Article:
Even the book he borrowed from the prison library this week makes it clear IS is still in his system. "I dream a lot. So I took a book that explains dreams." For radical Muslim groups like al-Qaida and IS, interpreting dreams is a serious matter because of their presumed predictive nature.
He is also still extremely negative toward the Shiite militias he once fought. They are the reason he will not go back to Mosul after being released. "The city is in the hands of the Hashed, and they are all criminals." And how is his family there? "They are well." He does not mention that they will likely not want him back, for fear of the whole family being expelled from the community due to his ties to IS.
Nor does he mention a further powerful reason not to return: He would be rearrested immediately and could be sentenced to death. Baghdad does not recognize the sentences Kurdish prisons mete out to IS fighters; it invariably hands out death sentences to those who fought for the group.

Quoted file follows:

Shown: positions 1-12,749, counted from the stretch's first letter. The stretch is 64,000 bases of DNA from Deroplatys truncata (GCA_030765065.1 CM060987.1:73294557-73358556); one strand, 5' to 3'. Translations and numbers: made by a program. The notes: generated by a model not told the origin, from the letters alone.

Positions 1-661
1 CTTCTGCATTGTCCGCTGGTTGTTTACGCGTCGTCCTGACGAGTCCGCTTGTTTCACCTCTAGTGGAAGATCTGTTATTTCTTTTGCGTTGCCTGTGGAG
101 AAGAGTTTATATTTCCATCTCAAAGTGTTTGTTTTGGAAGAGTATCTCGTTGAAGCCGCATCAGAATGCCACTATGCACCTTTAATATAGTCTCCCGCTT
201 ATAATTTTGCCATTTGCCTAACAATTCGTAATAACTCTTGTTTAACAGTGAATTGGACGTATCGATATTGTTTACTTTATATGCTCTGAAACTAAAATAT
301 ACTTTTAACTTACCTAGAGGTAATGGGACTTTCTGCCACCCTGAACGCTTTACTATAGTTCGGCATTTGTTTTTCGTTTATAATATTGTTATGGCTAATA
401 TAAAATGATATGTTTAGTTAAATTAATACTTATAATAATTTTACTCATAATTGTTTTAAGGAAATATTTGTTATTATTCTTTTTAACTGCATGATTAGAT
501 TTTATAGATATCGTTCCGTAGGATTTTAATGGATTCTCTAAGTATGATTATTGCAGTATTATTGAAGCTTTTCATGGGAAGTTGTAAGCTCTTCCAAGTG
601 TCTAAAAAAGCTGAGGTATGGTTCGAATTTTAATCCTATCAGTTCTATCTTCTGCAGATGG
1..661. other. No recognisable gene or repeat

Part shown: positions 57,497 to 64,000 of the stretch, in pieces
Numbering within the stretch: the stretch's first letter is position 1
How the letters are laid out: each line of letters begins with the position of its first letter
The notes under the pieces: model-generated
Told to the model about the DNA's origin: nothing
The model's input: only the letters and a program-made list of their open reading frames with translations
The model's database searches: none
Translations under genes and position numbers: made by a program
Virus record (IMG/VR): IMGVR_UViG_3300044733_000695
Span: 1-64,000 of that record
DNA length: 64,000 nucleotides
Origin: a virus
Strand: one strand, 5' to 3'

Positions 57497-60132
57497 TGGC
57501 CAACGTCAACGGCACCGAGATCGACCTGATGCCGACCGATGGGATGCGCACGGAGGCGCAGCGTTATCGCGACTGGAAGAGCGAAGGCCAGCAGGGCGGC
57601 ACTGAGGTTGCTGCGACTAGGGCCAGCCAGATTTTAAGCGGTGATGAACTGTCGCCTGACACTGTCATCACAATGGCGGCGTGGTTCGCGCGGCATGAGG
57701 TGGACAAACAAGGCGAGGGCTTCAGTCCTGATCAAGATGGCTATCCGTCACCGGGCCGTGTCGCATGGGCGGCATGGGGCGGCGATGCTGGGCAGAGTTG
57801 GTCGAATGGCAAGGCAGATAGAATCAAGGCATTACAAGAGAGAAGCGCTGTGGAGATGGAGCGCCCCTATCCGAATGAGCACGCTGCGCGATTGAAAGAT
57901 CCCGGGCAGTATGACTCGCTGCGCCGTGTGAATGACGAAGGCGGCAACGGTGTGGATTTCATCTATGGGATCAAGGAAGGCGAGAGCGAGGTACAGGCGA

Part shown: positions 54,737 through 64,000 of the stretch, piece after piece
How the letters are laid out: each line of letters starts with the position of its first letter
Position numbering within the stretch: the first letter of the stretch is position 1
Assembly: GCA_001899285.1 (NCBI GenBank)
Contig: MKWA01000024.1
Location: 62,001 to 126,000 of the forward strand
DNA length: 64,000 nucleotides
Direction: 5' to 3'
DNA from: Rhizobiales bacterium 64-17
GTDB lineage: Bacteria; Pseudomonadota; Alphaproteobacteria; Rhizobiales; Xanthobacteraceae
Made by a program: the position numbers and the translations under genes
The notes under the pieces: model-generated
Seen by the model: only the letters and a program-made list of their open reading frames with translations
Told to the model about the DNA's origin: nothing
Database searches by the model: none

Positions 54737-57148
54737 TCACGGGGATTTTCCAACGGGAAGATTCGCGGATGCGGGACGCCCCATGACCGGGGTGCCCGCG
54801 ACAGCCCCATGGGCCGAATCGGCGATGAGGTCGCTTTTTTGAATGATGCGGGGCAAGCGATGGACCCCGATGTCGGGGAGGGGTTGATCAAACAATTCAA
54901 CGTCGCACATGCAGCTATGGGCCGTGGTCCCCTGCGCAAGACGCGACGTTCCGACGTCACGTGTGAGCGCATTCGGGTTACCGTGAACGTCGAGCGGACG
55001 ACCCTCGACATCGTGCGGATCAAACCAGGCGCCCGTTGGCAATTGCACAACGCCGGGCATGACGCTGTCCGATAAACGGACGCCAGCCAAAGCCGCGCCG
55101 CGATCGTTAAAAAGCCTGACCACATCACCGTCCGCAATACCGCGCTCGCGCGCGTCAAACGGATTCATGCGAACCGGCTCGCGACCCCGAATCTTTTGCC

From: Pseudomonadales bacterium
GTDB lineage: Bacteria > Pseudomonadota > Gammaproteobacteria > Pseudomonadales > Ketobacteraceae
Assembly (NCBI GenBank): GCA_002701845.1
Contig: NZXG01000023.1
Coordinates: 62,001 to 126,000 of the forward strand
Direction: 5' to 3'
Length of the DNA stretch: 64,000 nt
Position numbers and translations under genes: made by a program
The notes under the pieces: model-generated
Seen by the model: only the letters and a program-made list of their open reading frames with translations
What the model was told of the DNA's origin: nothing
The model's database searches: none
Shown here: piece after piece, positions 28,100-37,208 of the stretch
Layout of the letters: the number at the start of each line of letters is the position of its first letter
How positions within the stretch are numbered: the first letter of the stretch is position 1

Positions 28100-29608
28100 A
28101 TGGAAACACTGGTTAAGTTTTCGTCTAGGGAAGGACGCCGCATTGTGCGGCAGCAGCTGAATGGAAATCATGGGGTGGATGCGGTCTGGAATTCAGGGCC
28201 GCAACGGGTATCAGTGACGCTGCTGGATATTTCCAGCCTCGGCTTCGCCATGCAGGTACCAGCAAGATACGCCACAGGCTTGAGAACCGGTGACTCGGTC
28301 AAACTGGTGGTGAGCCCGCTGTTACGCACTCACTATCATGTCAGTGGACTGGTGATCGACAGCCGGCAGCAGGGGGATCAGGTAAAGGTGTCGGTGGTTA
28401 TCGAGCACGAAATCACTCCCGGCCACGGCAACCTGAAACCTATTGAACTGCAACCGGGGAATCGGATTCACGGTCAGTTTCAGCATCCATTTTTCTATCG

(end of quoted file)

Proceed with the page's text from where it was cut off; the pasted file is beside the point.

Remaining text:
And it's true that his nine-month prison sentence is very lenient in light of his crimes, especially when another youth was given six months just for attending IS training in a mosque. Mezadivan smiles and says he simply answered the judge's questions, implying that he did not volunteer any information and that the judge might not have asked the right ones.
Uphill battle to win over extremists
Social worker Majid says he feels powerless when it comes to boys like Mezadivan. They are difficult prisoners, partly because prison seems like a hotel to them after the hardships they underwent with IS, or "Daesh" as the locals call the group. "They are not normal prisoners, because Daesh used them to spy on each other, and because all they care about is paradise. Daesh messed with their minds."